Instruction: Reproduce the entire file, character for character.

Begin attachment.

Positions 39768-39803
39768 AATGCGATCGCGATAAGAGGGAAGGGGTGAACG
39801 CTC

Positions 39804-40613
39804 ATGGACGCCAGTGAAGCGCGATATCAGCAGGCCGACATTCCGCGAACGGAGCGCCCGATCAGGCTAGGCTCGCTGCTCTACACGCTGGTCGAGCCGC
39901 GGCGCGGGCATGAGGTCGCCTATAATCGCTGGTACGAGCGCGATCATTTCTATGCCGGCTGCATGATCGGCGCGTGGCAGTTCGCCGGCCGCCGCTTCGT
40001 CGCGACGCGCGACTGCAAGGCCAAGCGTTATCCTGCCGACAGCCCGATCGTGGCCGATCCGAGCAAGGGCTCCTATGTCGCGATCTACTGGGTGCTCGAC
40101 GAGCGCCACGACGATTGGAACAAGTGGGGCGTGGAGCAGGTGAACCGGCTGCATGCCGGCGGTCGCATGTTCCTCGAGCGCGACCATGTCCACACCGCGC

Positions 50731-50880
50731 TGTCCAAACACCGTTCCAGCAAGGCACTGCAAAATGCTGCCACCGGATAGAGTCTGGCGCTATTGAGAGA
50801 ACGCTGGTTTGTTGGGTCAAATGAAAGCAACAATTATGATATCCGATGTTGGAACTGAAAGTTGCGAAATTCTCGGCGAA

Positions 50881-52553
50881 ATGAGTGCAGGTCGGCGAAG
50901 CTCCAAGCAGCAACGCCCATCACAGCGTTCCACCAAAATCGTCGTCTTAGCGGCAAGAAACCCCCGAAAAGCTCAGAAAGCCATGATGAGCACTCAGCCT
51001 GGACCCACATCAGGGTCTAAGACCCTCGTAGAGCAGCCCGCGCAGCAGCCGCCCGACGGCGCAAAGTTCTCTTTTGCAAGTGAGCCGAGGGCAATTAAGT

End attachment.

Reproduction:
Positions 39768-39803
39768 AATGCGATCGCGATAAGAGGGAAGGGGTGAACG
39801 CTC

Positions 39804-40613
39804 ATGGACGCCAGTGAAGCGCGATATCAGCAGGCCGACATTCCGCGAACGGAGCGCCCGATCAGGCTAGGCTCGCTGCTCTACACGCTGGTCGAGCCGC
39901 GGCGCGGGCATGAGGTCGCCTATAATCGCTGGTACGAGCGCGATCATTTCTATGCCGGCTGCATGATCGGCGCGTGGCAGTTCGCCGGCCGCCGCTTCGT
40001 CGCGACGCGCGACTGCAAGGCCAAGCGTTATCCTGCCGACAGCCCGATCGTGGCCGATCCGAGCAAGGGCTCCTATGTCGCGATCTACTGGGTGCTCGAC
40101 GAGCGCCACGACGATTGGAACAAGTGGGGCGTGGAGCAGGTGAACCGGCTGCATGCCGGCGGTCGCATGTTCCTCGAGCGCGACCATGTCCACACCGCGC

Positions 50731-50880
50731 TGTCCAAACACCGTTCCAGCAAGGCACTGCAAAATGCTGCCACCGGATAGAGTCTGGCGCTATTGAGAGA
50801 ACGCTGGTTTGTTGGGTCAAATGAAAGCAACAATTATGATATCCGATGTTGGAACTGAAAGTTGCGAAATTCTCGGCGAA

Positions 50881-52553
50881 ATGAGTGCAGGTCGGCGAAG
50901 CTCCAAGCAGCAACGCCCATCACAGCGTTCCACCAAAATCGTCGTCTTAGCGGCAAGAAACCCCCGAAAAGCTCAGAAAGCCATGATGAGCACTCAGCCT
51001 GGACCCACATCAGGGTCTAAGACCCTCGTAGAGCAGCCCGCGCAGCAGCCGCCCGACGGCGCAAAGTTCTCTTTTGCAAGTGAGCCGAGGGCAATTAAGT